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MARIJUANA AS MEDICINE?: The Science Beyond the Controversy
peared to become tolerant to many of its initial effects, including memory disruption, decreased movement, and pain relief.17
Research also indicates that target cells for THC—those that bear CB1 and CB2 receptors—adapt to chronic THC exposure in ways that contribute to tolerance. Most studies of brain cells detected a decrease in the production of cannabinoid receptors under conditions that mimicked prolonged exposure to cannabinoids. Tolerance to cannabinoids appears to develop at different rates in different regions of the brain, however, which may explain why a few such studies have not found a decline in cannabinoid receptors. This phenomenon could also explain why tolerance to some effects of THC develops more quickly than to other effects. And in addition to their effects on CB1 and CB2 receptors, cannabinoids may have a desensitizing effect on other proteins in target cells.
Although intriguing, the results of these and other basic studies on the effects of cannabinoids should be interpreted with caution. Most basic studies consist of short-term experiments that merely simulate long-term marijuana use by exposing animals to higher amounts of cannabinoids than typically experienced by marijuana users. Moreover, cannabinoids behave differently in the human body depending on whether they are inhaled, injected, or swallowed. While most people ingest cannabinoids by smoking, they are generally injected into laboratory animals. Still, some of the same biochemical responses to chronic cannabinoid exposure that have been observed in experimental animals probably occur in humans as well, though perhaps in subtler forms.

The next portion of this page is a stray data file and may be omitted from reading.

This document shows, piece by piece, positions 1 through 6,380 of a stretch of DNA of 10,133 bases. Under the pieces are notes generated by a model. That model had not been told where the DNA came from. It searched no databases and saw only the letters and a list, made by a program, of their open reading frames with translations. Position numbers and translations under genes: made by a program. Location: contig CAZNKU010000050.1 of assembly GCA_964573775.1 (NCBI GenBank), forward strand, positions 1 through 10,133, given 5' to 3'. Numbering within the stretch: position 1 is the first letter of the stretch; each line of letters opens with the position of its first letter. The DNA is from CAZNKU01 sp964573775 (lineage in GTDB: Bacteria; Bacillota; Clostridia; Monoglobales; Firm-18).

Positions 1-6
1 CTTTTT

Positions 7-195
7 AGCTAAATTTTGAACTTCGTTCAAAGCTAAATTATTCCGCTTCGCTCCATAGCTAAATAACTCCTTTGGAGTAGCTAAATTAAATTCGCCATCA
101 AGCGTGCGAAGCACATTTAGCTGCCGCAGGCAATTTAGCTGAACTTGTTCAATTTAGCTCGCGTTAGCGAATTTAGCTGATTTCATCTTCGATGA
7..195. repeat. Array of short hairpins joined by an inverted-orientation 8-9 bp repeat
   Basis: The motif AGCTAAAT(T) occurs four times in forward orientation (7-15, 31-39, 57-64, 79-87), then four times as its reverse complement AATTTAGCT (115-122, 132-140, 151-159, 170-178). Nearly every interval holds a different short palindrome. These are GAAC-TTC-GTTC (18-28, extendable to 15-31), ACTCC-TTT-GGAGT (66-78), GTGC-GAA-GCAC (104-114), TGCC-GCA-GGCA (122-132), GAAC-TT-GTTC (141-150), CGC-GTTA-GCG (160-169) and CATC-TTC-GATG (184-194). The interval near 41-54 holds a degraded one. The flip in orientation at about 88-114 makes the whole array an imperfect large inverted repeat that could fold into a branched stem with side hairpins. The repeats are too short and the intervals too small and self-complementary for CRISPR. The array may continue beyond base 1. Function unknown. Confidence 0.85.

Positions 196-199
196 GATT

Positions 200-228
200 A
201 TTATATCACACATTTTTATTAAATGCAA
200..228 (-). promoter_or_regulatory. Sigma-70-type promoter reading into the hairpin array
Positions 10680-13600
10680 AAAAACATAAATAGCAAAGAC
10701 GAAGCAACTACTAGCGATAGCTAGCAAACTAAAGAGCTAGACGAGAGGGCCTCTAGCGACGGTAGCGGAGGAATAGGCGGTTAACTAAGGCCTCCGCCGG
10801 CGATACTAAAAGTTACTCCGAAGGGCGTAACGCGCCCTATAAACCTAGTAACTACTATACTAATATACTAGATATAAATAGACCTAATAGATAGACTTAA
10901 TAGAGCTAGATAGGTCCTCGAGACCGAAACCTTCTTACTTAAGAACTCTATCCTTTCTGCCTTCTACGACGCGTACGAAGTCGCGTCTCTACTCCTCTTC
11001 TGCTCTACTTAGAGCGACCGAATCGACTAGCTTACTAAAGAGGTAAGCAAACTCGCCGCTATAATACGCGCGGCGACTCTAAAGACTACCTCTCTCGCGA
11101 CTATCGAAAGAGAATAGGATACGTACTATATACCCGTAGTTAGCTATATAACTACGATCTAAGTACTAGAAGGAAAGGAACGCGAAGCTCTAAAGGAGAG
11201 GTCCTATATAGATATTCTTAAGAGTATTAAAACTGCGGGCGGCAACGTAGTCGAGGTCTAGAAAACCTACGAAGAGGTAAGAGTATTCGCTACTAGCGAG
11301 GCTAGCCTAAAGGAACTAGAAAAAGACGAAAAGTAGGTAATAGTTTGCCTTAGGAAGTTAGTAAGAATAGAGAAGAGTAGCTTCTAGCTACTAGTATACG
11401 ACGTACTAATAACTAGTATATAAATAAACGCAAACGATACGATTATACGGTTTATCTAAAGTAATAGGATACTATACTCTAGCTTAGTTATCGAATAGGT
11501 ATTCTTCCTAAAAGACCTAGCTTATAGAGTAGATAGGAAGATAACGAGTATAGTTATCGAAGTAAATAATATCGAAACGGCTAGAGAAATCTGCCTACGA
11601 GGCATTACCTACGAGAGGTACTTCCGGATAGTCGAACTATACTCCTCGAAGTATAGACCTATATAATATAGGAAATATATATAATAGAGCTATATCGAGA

Withdrawal from either marijuana or THC has been shown to cause several distinct symptoms, as reported by participants in clinical studies and adolescents undergoing treatment for substance abuse. These include restlessness, irritability, mild agitation, insomnia, sleep disturbance, nausea, and cramping—uncomfortable sensations, to be sure, but far milder than symptoms associated with alcohol withdrawal (see Table 3.1). Following very high doses of oral THC—the equivalent of smoking between five and 10 joints of average potency per day for 10 to 20 days—withdrawal symptoms also included runny nose, sweating, and decreased appetite, but lasted only four days. 18 In another study,